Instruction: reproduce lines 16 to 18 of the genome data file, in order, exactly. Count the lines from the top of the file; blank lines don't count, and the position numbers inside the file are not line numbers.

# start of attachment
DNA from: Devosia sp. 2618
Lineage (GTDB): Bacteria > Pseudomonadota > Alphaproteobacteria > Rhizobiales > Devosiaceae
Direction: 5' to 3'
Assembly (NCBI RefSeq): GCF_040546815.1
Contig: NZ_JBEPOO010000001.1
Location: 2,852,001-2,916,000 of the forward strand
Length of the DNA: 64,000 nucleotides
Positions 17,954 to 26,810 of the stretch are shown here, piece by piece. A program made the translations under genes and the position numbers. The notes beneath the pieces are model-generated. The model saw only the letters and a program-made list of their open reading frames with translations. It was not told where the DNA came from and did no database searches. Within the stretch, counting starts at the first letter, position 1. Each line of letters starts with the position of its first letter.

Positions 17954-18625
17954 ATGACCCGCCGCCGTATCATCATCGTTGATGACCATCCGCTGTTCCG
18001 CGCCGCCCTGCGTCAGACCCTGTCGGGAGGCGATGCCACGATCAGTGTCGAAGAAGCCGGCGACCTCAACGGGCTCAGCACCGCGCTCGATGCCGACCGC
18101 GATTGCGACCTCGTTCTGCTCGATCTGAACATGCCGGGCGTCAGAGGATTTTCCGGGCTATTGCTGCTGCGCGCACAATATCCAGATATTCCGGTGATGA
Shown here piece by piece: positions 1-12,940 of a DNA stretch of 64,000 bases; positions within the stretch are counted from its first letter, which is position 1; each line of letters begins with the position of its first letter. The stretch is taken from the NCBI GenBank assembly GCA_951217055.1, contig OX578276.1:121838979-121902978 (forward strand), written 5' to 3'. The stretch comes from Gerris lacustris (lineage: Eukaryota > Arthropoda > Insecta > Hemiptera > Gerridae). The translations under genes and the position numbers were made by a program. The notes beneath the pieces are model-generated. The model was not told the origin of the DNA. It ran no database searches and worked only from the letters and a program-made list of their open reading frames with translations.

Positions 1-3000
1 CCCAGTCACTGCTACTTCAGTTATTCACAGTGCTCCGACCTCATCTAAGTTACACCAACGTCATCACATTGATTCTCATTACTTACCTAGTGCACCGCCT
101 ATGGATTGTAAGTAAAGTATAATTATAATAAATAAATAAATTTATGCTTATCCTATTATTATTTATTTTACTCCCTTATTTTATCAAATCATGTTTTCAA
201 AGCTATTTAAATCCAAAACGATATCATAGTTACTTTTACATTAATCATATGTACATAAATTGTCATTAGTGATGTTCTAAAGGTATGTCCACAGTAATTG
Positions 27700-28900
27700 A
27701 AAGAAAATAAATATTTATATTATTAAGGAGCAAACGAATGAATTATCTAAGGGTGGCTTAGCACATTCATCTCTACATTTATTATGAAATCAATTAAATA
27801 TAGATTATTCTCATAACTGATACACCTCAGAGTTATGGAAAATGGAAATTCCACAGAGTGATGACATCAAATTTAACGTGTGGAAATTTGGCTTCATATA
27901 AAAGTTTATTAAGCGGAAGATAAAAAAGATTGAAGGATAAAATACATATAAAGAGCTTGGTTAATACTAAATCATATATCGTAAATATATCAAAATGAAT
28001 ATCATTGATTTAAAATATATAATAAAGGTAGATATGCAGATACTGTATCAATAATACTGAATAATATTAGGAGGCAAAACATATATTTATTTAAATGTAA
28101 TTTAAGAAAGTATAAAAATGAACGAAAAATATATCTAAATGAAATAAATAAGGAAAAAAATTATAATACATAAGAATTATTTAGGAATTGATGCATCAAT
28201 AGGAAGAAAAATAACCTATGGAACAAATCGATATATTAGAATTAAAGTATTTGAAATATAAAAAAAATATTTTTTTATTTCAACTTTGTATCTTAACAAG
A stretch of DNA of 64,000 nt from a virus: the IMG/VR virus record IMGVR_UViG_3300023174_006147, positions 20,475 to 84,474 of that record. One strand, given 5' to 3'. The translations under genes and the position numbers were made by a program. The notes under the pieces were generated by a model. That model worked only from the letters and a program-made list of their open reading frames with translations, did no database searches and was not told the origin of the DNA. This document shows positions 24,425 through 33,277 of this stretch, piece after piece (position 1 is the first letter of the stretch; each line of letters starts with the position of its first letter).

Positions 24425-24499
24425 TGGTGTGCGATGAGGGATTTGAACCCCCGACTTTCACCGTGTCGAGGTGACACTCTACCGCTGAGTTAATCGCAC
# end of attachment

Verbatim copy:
101 ATGGATTGTAAGTAAAGTATAATTATAATAAATAAATAAATTTATGCTTATCCTATTATTATTTATTTTACTCCCTTATTTTATCAAATCATGTTTTCAA
201 AGCTATTTAAATCCAAAACGATATCATAGTTACTTTTACATTAATCATATGTACATAAATTGTCATTAGTGATGTTCTAAAGGTATGTCCACAGTAATTG
Positions 27700-28900